Turbo Training


A bike turbo is a very time efficient way to train, cold wet dark; reduce kit needs plus a quality session.

You can go as hard as you want without worrying about traffic lights potholes and other road users. Don’t go for a very aerodynamic position for any event further than an Olympic distance.


Read the following to help you understand and choose the right gearing to cycle. Many studies have shown that you can be in any cycle gear providing your cadence is between 85-95 revs per minute (RPM) for sustained output. 90 RPM seems to be the most ideal so aim for this with a +/- of 5.

Like any specific training you need to be able to replicate and practise what you plan to do in competitions.

It is no good training in a large gear (1-2 cogs higher than racing) and a cadence of 60-70 RPM thinking you are building up strength then hoping to perform by spinning on race day.

You will soon find in the event that your legs fatigue quickly form the fast turnover.

Conditioning and Preparation

To be able to improve performance you need to adopt the following training routines. A single nerve controls all types of fibres. Combined the fibre and nerve are called the motor unit. As demand increases more motor units are required.

Train your slow medium and fast twitch fibres. Putting a force on the pedal stroke sends a nerve pulse to the fibres to cope with the load.

Even slow twitch muscle fibres are needed in sprinting and are mainly aerobic.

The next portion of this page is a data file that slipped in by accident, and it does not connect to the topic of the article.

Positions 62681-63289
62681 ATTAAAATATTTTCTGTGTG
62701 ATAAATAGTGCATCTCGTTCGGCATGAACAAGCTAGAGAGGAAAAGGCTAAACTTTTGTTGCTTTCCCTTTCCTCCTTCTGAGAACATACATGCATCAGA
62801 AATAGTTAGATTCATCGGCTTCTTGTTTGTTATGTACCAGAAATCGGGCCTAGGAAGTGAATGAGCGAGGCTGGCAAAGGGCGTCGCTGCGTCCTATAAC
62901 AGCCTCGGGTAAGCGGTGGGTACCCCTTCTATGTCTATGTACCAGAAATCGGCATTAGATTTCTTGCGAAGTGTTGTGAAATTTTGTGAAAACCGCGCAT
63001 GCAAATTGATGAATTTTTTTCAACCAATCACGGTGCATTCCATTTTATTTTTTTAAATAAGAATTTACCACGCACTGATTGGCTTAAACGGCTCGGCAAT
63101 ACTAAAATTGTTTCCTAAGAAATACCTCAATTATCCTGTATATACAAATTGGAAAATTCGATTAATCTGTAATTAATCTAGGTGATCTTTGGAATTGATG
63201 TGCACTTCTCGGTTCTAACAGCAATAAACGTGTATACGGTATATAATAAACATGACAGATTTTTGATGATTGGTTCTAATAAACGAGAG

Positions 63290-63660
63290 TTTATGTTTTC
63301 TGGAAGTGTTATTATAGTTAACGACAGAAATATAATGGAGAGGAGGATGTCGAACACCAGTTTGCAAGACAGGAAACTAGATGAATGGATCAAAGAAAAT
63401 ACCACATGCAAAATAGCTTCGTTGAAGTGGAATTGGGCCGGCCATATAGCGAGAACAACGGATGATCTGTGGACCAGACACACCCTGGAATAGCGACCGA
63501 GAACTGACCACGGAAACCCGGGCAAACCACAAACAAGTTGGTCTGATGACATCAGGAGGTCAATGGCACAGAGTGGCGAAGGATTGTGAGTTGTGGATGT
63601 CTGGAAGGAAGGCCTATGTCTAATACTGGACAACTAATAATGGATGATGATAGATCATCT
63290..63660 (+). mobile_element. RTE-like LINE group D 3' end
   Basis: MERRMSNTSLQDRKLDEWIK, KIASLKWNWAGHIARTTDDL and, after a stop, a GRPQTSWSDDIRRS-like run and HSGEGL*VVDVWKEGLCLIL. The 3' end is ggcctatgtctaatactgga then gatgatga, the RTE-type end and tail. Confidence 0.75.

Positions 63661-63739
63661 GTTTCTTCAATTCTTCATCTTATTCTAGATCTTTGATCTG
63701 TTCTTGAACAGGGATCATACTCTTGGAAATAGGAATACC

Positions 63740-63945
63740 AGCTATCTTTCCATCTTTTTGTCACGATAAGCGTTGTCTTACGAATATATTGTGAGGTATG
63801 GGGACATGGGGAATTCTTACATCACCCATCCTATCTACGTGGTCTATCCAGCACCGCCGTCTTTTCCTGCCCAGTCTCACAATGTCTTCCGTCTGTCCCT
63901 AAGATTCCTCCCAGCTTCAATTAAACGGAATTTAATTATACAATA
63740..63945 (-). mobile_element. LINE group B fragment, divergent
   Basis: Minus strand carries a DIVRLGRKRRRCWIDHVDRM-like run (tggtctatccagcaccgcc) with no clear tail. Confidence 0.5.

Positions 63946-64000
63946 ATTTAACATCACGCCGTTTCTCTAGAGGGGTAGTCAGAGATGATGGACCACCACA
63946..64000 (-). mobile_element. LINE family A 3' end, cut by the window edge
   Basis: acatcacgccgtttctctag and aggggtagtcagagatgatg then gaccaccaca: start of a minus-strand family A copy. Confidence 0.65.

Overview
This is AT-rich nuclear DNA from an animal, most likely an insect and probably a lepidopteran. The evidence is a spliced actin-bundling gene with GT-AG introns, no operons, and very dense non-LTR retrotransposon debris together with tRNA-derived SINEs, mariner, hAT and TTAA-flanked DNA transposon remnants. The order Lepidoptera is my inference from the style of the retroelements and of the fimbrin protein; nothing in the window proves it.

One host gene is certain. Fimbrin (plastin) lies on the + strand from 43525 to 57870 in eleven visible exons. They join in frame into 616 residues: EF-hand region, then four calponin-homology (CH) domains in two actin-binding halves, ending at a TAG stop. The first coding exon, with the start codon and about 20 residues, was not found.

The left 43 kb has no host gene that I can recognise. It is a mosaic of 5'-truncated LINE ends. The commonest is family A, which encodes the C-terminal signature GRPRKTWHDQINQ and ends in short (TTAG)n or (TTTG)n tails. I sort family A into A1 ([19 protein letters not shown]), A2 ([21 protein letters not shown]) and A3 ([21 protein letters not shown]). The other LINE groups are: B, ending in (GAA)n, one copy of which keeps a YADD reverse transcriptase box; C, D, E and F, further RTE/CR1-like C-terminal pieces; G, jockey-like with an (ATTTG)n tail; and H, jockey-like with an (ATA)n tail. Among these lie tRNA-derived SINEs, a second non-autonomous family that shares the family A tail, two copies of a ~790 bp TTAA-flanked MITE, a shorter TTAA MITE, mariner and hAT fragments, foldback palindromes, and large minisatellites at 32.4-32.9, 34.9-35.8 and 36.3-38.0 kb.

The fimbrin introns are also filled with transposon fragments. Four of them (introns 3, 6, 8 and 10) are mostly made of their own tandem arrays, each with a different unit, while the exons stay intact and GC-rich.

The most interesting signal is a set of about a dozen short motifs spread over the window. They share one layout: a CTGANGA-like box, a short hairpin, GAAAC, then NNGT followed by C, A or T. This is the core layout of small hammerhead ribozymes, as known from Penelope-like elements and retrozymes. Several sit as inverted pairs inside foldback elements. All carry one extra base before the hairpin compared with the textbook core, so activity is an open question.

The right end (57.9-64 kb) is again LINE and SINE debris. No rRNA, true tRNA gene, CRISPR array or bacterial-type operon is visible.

Fast cadence or increase spinning manly uses slow twitch fibres. When these slow twitch reach their highest ability the motor unit then uses intermediate and fast fibres.

Training each individual system from slow endurance training to medium to very hard efforts give more total fitness and allows you to better reach your potential.

Individual genetic makeup has been handed down from your parents and only training to slow and fast twitch muscle fibres can make small changes.

It is vital to continually train the specific fibre types especially the intermediate fibre for all events from 1 to 17 hour events (sprint triathlon to Ironman distance).

Comfort zone is the gearing you automatically ride. It can be a slow fast flat or hilly, this gear often causes the least muscle strain.

The more experienced you are the more your body learns that spinning and easy gear causes less strain. Beginner cyclists and triathletes tend to push far too big a gear and wonder why they cannot keep up or get over taken.Variety with different gearing will help you be much better suited to reducing lactate accumulation, needed less oxygen becoming more efficient.

You will then be less prone to changing gearing often as you have a much bigger and better range in each gear.

Monitor the following when in certain gear for optimum performance, often if over geared dropping down one or two cogs, your speed can increase and heart rate drop showing you that the gear was too tough for you to use.

Heart rate, speed perception of effort and power from (SRM cranks/ power tap) if available?